Author + information
- Received March 31, 2020
- Accepted April 6, 2020
- Published online June 15, 2020.
- Pierre-Yves Courand, MD, PhDa,b,c,∗ (, )b@py_courand,
- Brahim Harbaoui, MD, PhDa,b,c,
- Marc Bonnet, MDb,c and
- Pierre Lantelme, MD, PhDa,b,c
- aUniversity of Lyon, CREATIS UMR5220, INSERM U1044, INSA-15, Lyon, France
- bCardiology Department, Hôpital Croix-Rousse, Hospices Civils de Lyon, Lyon, France
- cCardiology Department, Hôpital Lyon Sud, Hospices Civils de Lyon, Lyon, France
- ↵∗Address for correspondence:
Dr. Pierre-Yves Courand, Hôpital de la Croix-Rousse, Cardiology, Grande Rue de la Croix-Rousse, Lyon, Rhone-Alpes 69004, France.
Severe acute respiratory syndrome-coronavirus-2, which causes coronavirus-2019 (COVID-19), has reached a pandemic level. Cardiac injury, defined as an elevated high-sensitivity cardiac troponin I (hs-TnI), has been reported during COVID-19; it is associated with an increased risk of mortality (1). Several underlying mechanisms are possible: COV-2 myocarditis, acute coronary syndrome type 1 associated with plaque rupture (systemic proinflammatory stimulation and hypercoagulability), or type 2 (mainly related to oxygen mismatch) (2). All these etiologies require a specific diagnosis and appropriate management.
A 55-year-old man with a medical history of peripheral artery disease was admitted to our hospital for cough and febrile dyspnea with suspected COVID-19. The polymerase chain reaction was positive, and the computed tomography scan demonstrated bilateral crazy paving. Forty-eight h after admission, he complained of chest pain. His 12-lead electrocardiogram demonstrated inverted T waves in the inferior leads. Hs-TnI was at 355 ng/l, then 570 ng/l 3 h later (normal values <7 ng/l). Transthoracic echocardiography showed a left ventricular ejection fraction at 60% without wall motion abnormalities, no diastolic dysfunction, and a mild mitral regurgitation. Coronary angiogram performed via radial approach demonstrated a chronic total occlusion of the posterior descending artery with epicardial collateral from the left anterior descending artery (Rentrop 3) (Figure 1A). In the mid-right coronary artery, a spontaneous dissecting coronary hematoma was observed with an intimal tear (Figures 1B and 1C). Flow grade was Thrombolysis In Myocardial Infarction (TIMI) 3 in the posterolateral artery. Optical coherence tomography (OCT) was performed in the right coronary artery and confirmed the spontaneous dissecting coronary hematoma with an intimal rupture (Figures 1D to 1F). A conservative management was decided. Patient was transferred to the medical department with treatment with aspirin, statins, and beta-blockers. A subsequent control coronary angiogram is planned.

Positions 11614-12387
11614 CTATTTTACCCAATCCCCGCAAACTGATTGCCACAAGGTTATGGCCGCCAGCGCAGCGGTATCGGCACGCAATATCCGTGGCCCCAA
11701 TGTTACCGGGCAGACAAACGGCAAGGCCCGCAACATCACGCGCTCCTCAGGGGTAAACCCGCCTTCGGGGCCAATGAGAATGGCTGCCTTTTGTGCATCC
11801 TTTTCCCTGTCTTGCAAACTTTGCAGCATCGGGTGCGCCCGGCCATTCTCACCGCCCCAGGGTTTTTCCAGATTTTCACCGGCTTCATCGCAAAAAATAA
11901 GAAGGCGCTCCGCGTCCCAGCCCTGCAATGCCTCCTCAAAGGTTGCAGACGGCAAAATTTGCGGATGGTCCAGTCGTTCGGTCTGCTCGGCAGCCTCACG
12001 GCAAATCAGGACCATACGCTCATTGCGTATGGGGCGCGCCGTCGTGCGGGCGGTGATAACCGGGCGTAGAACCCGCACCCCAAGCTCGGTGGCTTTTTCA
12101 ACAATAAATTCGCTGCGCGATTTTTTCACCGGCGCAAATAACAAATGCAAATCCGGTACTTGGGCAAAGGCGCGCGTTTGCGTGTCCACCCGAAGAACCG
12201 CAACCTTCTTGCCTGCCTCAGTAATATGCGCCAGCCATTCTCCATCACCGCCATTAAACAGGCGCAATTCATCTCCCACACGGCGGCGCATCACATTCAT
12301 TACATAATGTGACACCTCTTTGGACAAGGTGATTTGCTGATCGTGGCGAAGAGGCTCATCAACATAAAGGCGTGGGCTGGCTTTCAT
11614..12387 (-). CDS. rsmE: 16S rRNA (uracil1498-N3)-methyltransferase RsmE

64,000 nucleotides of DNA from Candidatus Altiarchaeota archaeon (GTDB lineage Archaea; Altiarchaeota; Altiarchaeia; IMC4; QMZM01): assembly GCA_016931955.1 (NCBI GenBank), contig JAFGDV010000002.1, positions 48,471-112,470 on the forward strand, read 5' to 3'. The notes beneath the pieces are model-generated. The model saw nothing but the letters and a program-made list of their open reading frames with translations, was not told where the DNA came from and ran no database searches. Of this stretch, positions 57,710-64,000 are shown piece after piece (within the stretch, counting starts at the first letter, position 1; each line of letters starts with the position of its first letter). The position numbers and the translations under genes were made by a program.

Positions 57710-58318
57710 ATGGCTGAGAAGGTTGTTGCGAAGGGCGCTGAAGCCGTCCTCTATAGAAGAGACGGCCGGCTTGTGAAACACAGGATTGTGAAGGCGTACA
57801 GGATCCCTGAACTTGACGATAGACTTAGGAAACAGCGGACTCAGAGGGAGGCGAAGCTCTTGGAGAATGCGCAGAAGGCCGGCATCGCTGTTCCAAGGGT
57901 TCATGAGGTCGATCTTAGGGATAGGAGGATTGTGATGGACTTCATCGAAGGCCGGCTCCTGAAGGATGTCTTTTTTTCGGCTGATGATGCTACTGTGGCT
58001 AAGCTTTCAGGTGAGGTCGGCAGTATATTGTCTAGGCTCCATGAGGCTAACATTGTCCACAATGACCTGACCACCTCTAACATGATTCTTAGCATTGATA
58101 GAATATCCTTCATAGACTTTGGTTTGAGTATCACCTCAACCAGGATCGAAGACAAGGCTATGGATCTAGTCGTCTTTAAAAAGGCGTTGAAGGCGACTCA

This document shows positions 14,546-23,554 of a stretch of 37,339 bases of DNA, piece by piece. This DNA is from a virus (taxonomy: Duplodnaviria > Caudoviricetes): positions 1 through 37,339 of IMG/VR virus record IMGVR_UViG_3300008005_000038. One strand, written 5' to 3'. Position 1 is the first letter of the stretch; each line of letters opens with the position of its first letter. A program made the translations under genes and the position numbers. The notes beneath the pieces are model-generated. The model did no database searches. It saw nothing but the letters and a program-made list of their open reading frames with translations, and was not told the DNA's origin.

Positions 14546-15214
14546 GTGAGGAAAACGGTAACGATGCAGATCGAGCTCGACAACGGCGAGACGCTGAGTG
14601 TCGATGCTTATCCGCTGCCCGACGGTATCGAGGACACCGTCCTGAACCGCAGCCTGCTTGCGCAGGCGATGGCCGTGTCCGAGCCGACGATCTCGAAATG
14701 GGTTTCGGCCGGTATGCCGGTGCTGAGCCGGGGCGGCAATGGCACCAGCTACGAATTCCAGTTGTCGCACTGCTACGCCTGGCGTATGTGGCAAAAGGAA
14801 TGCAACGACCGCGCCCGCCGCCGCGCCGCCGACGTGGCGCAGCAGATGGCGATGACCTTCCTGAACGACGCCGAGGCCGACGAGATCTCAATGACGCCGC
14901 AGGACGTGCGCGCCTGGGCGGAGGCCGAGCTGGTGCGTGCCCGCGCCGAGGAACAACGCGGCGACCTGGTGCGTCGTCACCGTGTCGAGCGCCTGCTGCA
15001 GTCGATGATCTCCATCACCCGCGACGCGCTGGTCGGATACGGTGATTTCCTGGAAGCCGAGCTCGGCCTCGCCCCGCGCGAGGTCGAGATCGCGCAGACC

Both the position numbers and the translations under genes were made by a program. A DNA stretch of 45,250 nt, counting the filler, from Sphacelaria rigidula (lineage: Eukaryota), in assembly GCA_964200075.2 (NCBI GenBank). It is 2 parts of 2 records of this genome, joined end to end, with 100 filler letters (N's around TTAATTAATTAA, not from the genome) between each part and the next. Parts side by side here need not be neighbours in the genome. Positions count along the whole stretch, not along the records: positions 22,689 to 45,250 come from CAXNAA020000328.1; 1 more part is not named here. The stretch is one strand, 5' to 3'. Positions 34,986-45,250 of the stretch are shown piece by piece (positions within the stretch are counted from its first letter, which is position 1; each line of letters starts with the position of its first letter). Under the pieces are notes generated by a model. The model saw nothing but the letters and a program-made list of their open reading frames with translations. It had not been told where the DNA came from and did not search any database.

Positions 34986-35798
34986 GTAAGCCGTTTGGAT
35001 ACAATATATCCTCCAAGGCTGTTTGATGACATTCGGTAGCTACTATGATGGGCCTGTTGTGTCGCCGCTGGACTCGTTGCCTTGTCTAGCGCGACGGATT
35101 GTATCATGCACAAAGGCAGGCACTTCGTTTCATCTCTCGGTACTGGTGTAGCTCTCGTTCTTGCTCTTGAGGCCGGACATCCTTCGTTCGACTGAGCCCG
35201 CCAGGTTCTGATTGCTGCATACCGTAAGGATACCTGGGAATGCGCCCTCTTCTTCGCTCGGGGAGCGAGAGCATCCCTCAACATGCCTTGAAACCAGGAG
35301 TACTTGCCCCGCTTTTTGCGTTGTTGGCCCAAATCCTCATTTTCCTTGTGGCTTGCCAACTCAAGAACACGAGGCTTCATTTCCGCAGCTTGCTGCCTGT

Coronary artery dissection may be related to intraplaque hemorrhage resulting in an intra-adventitial hematoma, spreading longitudinally along the coronary artery, dissecting the tunicae (3). Lessons from the previous coronavirus and influenza epidemics suggest that viral infections can trigger acute coronary syndrome primarily owing to a combination of a significant systemic inflammatory response plus localized vascular inflammation at the arterial plaque level (4). Herein, we report the first case of spontaneous coronary artery dissection in a patient with COVID-19 infection. In this pandemic period, almost all the physicians’ attention is captured by the symptoms of COVID-19. This report shows that true acute coronary syndrome can occur in this setting and should be appropriately characterized. Whether specific mechanisms are triggered by this virus requires further scrutiny.
The authors have reported that they have no relationships relevant to the contents of this paper to disclose.
The authors attest they are in compliance with human studies committees and animal welfare regulations of the authors’ institutions and Food and Drug Administration guidelines, including patient consent where appropriate. For more information, visit the JACC: Cardiovascular Interventions author instructions page.
- Received March 31, 2020.
- Accepted April 6, 2020.
- 2020 American College of Cardiology Foundation
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